Sunday, 16 September 2012

Eden Hall - Veronica Helley

Having finished this book in two sittings,  the book really merits this review. Now in the 5th month of pregnancy, sleeping at night is becoming a bit of a luxury. But that is not the only reason.  This book is also responsible for some of the lost sleep.

At the outset, Eden Hall by Veronica Heley is just what it says on the cover. A Cinderalla like story of a timid girl, separated from her parents, is called to her rich father's estate only to realise that she is unwelcome and is pitted against a stepmother and her children. However,  Araminta "Minty", with the "goodness in her heart and character" manages to strike a chord with the village folk and ultimately with their help, wins back her inheritance. The story is not all that great but the simple premise jells with with a  contempory English village setting.  This and good handling of the coming-of-age transformation of Minty together with the little twists and turns in the plot make it an enjoyable read.

The story has the breezy feel of a mills and boon romance between Minty and Patrick, the lawyer who is also her knight in shining armour, always handy to rescue her from sticky situations but lacks the gall to disclose his feelings for her.

Nonetheless, there are some criticisms. The religious affiliations of Minty, where she constantly seeks divine intervention to help her decide and guide her, does put one off a bit. Without sounding offensive against religious sentimentality, this tendencey to invoke god for every trivial inconvenience, the justification being Minty's upbringing in a vicarage, closeted from the street smart ways of the world does jar a bit.

However to the book's credit, the story pans out very well. It has an easy flowing narrative and the together with well described scenes of the English village life, spiced up with interesting incidents it culminates into a smooth, happy-ever-after ending.

All in all an enjoyable read when you want some welcome escapist distraction from the humdrum of daily life.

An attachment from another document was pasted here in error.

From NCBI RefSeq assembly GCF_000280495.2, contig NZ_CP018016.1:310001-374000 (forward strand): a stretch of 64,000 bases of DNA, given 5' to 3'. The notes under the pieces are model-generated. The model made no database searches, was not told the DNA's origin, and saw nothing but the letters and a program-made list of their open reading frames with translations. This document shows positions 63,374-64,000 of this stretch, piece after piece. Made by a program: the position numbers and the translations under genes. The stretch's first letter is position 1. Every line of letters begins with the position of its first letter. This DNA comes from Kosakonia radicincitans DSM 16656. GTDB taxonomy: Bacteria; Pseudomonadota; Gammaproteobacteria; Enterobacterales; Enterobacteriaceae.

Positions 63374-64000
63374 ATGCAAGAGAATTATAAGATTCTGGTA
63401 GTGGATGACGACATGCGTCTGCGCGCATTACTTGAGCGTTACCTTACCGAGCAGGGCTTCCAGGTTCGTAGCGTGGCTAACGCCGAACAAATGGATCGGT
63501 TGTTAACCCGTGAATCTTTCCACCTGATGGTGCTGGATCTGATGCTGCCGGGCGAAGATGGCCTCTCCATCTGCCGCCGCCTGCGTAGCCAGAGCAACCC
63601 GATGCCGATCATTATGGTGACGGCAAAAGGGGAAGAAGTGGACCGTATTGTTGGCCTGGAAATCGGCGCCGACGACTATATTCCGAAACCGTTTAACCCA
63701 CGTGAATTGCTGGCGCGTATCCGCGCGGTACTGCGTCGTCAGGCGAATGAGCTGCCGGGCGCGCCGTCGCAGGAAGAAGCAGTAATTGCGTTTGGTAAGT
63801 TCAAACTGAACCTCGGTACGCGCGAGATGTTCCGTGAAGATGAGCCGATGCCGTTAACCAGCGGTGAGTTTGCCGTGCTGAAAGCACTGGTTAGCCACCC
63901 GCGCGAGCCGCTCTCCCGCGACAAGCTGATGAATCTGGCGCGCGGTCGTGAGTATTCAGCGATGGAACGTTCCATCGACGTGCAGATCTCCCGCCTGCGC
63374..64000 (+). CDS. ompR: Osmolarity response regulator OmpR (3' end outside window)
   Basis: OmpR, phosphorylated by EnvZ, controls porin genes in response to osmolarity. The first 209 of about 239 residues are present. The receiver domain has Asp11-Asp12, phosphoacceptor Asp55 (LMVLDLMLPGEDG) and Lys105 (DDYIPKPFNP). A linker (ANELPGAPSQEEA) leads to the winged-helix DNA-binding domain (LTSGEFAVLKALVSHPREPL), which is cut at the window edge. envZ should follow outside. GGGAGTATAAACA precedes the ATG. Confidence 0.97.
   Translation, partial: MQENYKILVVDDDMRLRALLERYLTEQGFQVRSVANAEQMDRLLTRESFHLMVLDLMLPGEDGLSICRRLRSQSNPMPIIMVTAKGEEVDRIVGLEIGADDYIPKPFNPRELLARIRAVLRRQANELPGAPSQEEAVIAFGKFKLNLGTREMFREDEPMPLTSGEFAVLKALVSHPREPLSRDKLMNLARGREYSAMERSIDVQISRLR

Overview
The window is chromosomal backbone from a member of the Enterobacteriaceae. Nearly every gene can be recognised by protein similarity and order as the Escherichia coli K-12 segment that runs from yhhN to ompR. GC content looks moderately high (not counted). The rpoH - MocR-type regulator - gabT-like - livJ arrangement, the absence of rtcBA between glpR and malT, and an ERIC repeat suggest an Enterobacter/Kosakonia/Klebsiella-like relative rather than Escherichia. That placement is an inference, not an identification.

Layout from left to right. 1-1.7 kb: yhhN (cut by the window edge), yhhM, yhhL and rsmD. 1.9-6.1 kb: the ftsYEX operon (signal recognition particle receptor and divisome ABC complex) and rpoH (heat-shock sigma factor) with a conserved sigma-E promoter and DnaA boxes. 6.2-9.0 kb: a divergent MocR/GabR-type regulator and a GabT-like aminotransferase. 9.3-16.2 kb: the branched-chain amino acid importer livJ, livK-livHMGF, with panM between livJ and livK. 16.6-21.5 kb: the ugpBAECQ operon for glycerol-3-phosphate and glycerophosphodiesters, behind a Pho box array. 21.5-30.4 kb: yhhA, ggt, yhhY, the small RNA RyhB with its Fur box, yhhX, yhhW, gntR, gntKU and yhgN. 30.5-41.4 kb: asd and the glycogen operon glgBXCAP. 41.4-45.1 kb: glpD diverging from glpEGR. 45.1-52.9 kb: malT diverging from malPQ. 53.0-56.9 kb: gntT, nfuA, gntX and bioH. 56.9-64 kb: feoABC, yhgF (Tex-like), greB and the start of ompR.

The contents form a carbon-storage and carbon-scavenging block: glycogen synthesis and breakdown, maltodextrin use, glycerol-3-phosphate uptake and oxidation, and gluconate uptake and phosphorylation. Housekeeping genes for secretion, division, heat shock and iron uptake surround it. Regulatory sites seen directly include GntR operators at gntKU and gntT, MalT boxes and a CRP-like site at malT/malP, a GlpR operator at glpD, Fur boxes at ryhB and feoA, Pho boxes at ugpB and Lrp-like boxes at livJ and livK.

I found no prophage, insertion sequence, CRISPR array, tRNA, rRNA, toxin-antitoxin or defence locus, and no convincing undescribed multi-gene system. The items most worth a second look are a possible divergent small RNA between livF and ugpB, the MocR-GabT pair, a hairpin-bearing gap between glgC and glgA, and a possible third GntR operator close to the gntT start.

Wednesday, 5 September 2012

In presence of the enemy - Elizabeth George
I discovered Elizabeth George sometime back and have been hooked onto her ever since. Although I admit, not all of her books have held the same level of enjoyment, this one had me totally engrossed and hence the review.

Set against the backdrop of UK politics, a tabloid newspaper editor and a Tory minister are forced to recall their long forgotten encounter which resulted in an illegitimate child, now being raised by the Tory minister. The editor gets an anonymous note forcing him to acknowledge the love child, a 10 year girl, on the front page of his bestselling newspaper. Suspecting the editor's involvement to dig some dirt on her, Tory minister refuses to comply fearing threat to her position, which ultimately results in the abduction of the girl.

The kidnap note sets some events in motion leading to disastrous consequences and another abduction of a child, and this brings in the detective duo Lynley and his partner Havers to the scene.

For the uninitiated, Lynley and Havers are the duo who solve the whodunnit and with each novel, Elizabeth George illuminates upon their private lives endearing them to the reader.
The premise is brilliant an d the story unfolds beautifully with some well etched characters and an arresting plot to boot. George is a consummate writer and writes with such distinction, unique to her that the reader is totally sucked into the contemporary setting of the story, providing a delightful concoction of political implications, tensions of a newsroom, the race to nab the kidnapper topped with the tight tension of a who-dunnit.

George has often been criticised for trying hard to be "British" in her work even when she does not live in the UK. However, this book does not for one moment make one feel that it could happen anywhere but Britain, considering the politics which shows George's research to a good advantage.

The best part of it was that as I was racing towards the climax, DH was busy watching a thriller on the laptop.  A classic way to spend a lazy Sunday afternoon, as we rushed through our lunch on a lazy Sunday, to get back to our respective thrillers, letting our daughter sleep well beyond her permitted nap time just to get to the end.